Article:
You have two things happening here on Form 1099-A, which have different reporting requirements.
1) A sale of the property.
2) Cancellation of debt income (potentially)
The sale of the property goes on Schedule D. Your sales price is probably the principal balance – $160,000.
Your basis is $210,000. If this was your personal residence, you would enter $160,000 on Schedule and show no gain or loss.
Then you have the cancellation of debt. Your mortgage balance was $160,000. The fair market value was $150,000 (one assumes that’s what they sold it for?), So you have cancellation of debt of $10,000.
That might be ordinary income, reported as Other income on the Form 1040 – I think that’s Line 21.
Form 982 is for get out of paying tax on that $10,000 profit by proving you are insolvent.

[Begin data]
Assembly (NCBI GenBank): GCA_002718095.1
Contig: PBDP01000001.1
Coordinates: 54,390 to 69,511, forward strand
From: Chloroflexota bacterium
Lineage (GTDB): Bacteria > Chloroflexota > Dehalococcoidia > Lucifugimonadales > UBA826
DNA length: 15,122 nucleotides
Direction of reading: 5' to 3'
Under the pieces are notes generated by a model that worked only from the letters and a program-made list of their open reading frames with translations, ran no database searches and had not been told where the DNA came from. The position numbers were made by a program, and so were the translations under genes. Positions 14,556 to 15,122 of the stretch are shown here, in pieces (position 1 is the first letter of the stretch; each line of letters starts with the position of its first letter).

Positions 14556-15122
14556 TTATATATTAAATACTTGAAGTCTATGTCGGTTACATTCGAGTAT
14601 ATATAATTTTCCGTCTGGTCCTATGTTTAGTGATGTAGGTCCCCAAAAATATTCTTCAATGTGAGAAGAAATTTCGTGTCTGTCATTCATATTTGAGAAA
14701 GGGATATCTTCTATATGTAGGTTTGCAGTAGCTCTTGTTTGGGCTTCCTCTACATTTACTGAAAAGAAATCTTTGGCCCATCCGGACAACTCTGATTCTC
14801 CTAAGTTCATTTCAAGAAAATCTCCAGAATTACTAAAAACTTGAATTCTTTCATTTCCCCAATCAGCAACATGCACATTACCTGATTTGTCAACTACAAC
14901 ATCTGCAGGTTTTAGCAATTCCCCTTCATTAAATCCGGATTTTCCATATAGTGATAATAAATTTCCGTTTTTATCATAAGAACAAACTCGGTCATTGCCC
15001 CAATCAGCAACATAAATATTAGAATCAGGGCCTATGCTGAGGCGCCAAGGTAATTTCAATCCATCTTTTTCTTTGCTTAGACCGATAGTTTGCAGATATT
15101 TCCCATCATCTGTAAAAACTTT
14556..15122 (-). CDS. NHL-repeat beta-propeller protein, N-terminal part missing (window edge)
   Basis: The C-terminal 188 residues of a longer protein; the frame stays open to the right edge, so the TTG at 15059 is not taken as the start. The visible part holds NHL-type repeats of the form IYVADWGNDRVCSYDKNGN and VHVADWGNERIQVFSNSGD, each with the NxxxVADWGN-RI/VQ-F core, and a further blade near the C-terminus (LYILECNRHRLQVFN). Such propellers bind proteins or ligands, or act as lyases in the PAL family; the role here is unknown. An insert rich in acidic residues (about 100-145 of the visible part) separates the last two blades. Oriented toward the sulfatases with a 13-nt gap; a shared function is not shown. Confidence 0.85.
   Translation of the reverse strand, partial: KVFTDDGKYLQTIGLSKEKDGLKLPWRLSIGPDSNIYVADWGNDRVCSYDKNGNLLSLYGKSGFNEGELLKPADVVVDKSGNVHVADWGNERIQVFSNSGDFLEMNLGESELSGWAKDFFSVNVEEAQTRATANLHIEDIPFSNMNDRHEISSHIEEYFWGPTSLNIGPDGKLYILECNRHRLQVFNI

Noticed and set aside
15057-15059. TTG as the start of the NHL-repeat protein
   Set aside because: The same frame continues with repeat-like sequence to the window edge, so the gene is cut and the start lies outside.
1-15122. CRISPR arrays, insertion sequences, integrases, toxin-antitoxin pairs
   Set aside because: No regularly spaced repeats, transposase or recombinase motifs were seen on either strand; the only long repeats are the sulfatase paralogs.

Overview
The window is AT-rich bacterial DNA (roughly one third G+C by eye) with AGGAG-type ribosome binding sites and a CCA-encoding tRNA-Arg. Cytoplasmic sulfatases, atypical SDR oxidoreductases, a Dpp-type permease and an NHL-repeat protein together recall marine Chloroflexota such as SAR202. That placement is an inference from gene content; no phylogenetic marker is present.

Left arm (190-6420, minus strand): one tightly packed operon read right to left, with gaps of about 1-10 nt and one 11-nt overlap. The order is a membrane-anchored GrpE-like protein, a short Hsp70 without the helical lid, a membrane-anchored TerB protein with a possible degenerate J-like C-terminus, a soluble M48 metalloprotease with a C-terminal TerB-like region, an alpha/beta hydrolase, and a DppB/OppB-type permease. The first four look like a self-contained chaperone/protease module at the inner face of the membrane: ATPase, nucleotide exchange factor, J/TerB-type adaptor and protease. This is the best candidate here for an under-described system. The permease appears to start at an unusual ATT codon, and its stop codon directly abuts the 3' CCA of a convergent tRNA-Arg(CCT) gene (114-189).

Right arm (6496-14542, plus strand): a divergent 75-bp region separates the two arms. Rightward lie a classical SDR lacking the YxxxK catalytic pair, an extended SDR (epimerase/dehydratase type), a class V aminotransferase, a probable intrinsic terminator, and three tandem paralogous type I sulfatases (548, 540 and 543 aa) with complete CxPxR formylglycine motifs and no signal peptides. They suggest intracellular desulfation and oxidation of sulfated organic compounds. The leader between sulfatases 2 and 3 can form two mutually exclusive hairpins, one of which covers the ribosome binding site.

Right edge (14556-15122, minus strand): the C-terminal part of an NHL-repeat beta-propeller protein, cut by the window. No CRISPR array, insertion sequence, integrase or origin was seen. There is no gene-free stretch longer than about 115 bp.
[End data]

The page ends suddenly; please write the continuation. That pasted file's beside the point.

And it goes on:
My numbers here are just guesstimates. You really want a tax professional who is experienced with foreclosures to look at your whole picture. It’s quite possible, if this was the original loan on the house, you can entirely avoid the cancellation of debt problem.
You can read more about this in a MarketWatch.com article I wrote a while back. Please read it and follow the links in the article.
And remember, you can find answers to all kinds of questions about abandonment and foreclosure, and other tax issues, free. Where? Where else? At TaxMama.com.[Note: If you were subscribed to the e-mailed TaxQuips, you’d be getting other exciting news and tips by e-mail, that never appear on the site. Please click on the join TaxMama.com link – it’s free!]
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- IRS Form 1099-A :: Abandonment of Security Property
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